Engineering research team works to develop smart helmet to prevent traumatic brain injuries

Aerospace engineering graduate students Arthur “Tiger” Koster, left, and Aaron Jackson set up an impact experiment using “phantom” head model. The research team is studying how impact forces and motions from the impactors are transmitted to the interior of the phantom.

Ashfaq Adnan, mechanical and aerospace engineering professor, and his research team are developing a smart helmet with improved protection capabilities and the ability to detect brain health.

A February 2020 study by Duke University discovered that despite advancements in protection against most head injuries, modern helmets perform either at or below the protection level of helmets developed in World War I against certain types of traumatic brain injuries.

The research team received a grant of about $1.1 million from the Office of Naval Research in February, which will be distributed over a three-year period to develop the improved helmet.

Postdoctoral research associate Khandakar Mahmud said Adnan's project aims to develop a helmet capable of mitigating traumatic brain injuries caused by specific types of shocks, such as laser-induced injury, ultrasound or blunt impact.  

The research team also wants to include new features in their helmet, such as ones that can assess if the wearer is experiencing traumatic brain injury, Adnan said.

The nature of the experiment does not allow the use of a live test subject, Adnan said. Instead, his team will use a sophisticated head model mimicking human physiology – the skull, brain tissue and skin – called a true phantom head model.

Using a model instead of a living subject means there is added emphasis to collect the proper medical data, Adnan said.

“We need to have a very good understanding of the critical forces and motions that lead to traumatic injury because our design will be based on [that] data,” he said.

Postdoctoral research associate Fuad Hasan said assessing brain injuries requires the consideration of two major fields of study.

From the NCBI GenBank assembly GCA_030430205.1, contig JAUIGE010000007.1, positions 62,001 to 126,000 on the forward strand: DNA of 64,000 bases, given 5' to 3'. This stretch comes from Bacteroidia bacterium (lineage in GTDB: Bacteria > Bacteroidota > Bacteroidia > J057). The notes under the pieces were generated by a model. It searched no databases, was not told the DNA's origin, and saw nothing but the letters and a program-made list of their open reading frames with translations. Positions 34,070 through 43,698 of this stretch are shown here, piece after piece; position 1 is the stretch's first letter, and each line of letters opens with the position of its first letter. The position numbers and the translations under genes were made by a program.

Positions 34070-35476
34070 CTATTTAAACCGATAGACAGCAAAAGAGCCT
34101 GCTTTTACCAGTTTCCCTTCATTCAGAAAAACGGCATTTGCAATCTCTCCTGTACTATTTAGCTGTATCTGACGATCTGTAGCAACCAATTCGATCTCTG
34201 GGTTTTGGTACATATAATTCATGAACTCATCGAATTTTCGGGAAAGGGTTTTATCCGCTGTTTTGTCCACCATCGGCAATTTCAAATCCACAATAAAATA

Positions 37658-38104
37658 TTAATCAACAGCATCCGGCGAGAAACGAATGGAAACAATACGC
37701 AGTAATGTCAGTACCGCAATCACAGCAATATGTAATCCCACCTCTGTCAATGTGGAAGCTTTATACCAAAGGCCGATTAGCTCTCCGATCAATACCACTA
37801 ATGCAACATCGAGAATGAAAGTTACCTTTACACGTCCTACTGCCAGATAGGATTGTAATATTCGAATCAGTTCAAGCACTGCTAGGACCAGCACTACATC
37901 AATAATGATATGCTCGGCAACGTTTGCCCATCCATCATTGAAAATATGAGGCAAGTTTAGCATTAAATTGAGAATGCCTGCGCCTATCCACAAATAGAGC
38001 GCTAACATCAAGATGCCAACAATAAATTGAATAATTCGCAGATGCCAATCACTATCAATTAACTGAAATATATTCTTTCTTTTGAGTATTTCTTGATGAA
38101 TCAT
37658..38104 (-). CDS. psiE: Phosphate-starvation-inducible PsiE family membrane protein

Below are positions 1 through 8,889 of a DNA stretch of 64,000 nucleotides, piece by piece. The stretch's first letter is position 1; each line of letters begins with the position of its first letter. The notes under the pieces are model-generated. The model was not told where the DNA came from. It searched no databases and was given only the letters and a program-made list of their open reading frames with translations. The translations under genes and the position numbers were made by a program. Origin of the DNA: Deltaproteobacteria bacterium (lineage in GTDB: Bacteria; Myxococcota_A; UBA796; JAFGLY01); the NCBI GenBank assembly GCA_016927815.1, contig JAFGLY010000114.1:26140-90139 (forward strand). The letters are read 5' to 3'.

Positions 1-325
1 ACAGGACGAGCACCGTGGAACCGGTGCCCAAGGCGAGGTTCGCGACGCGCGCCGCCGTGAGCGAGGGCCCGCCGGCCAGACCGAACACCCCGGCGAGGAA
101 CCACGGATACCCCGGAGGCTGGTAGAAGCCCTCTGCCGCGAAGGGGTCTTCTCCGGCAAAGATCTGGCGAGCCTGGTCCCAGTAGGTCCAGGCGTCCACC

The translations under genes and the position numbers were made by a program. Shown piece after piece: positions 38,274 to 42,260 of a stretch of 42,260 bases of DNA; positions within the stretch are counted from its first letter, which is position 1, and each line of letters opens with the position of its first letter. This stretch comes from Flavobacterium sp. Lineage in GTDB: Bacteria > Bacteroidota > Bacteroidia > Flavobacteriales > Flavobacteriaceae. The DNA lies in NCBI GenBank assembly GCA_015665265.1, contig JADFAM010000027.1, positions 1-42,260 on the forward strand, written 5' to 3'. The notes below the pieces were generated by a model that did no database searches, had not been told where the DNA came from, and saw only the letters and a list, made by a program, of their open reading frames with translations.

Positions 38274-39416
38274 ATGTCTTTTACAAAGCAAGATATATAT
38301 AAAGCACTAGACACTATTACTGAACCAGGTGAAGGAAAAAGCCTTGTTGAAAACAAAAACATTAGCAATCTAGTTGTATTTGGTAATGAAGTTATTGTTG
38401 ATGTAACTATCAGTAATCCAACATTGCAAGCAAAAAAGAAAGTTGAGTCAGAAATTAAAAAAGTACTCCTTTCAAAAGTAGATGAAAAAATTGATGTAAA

“One is the biology, or the biological responses from the materials since it's alive material, and then we have the mechanical responses,” he said.

Hasan said reducing the complexity of their modeling to view the brain in mechanical terms allows them to quantify brain trauma.

“If we consider the brain as just a material then I think we have the fundamental understanding of the mechanical responses of the brain tissue,” he said.

Arthur Koster, aerospace engineering graduate and research assistant, said the current lab setup involves subjecting the head model to forces and assessing the data reported through the sensors.

“We [have] the goal of capturing the acceleration of a human head and correlating that to some damaging pressures that can develop inside,” he said.

This is a natural application of the team's knowledge of force, motion and material properties, Adnan said.

The smart helmet will introduce a new sensor technique and be constructed of different layers of 3D printed materials, Fuad said.

“It should be very strong, very lightweight [and] able to withstand different types of loading,” he said.

The impact of the team's research does not just apply to military situations, Koster said. The technology has possible applications elsewhere.

“Football helmets and hockey players also have a lot of different types of injuries that can be sensed using smart technology like this,” he said.

Richie Daru, aerospace engineering graduate student, said that in the same way standard phones transitioned to smartphones, the team hopes to make the same leap with the smart helmet.  

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